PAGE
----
If you like you can now start making changes to the scene. Render only at 25% resolution to test things are working properly? Maybe switch to GPU rendering? Easy, just adjust the settings accordingly.
Most of the time you probably want to set up a render and export it as a render batch. But you might also want to consolidate your assets to prepare your scene for rendering on a render farm. Or you are happy with your adjusted render settings and would like to bake them down into a new file.
And of course there is always the quick way of firing a render directly from vrscene GUI, which is most useful for quick test renders.
Licensing is really simple. If you earn money with V-Ray (and therefor with vrscene GUI) pick the Freelancer option. If more then one person uses the application, pick the Company option.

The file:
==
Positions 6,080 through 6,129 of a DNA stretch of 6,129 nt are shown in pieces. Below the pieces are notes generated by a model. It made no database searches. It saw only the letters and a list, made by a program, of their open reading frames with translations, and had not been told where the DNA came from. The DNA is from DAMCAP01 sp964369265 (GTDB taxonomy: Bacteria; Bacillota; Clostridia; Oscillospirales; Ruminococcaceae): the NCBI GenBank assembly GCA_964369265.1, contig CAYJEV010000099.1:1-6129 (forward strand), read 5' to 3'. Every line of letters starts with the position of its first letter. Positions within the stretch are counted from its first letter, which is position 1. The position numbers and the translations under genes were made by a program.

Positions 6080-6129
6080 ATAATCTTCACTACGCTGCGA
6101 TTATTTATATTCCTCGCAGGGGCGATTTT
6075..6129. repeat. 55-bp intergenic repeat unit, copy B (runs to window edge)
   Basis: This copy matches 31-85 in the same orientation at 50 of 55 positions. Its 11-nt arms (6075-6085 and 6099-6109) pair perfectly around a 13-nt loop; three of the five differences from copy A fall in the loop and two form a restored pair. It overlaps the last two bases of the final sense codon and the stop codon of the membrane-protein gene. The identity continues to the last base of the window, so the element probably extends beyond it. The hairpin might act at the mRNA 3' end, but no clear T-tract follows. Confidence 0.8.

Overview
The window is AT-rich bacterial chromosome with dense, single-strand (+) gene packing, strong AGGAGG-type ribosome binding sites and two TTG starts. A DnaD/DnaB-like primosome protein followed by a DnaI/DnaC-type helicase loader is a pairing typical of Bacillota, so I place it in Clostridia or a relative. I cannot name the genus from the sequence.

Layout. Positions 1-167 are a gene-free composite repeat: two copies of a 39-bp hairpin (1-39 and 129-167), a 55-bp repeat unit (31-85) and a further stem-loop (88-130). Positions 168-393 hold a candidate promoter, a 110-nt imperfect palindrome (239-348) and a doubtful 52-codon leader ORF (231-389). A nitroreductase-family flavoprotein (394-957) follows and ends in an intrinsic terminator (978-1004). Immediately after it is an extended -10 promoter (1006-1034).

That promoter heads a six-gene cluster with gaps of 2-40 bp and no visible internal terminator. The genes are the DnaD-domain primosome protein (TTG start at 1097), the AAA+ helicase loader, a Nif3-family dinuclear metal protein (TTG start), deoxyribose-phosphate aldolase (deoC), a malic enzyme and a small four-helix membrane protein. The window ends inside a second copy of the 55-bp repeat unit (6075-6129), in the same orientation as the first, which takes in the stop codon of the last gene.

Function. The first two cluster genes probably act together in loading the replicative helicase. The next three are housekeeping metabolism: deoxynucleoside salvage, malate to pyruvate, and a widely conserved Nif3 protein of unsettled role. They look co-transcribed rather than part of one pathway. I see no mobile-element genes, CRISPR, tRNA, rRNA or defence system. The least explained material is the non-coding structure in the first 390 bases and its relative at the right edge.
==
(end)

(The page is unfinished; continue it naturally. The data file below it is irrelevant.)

Pick the license that applies to you and please don't be a dick about it. In return you get an application that does have next to no copy protection. Meaning you get a simple license key that is valid for as many copies as you like to install irrespective of the license you choose. We trust you will see the value in that.
If you need any custom features or would like to get access to the source code please get in touch and we'll work something out that accommodates your needs.
We do offer a generous money back guarantee, so if you decide that vrscene GUI is not for you after all, simply let us know within 30 days for a full refund.
The license is valid for the current major version. Meaning when and if version 2.x rolls around we might ask you for an upgrade fee.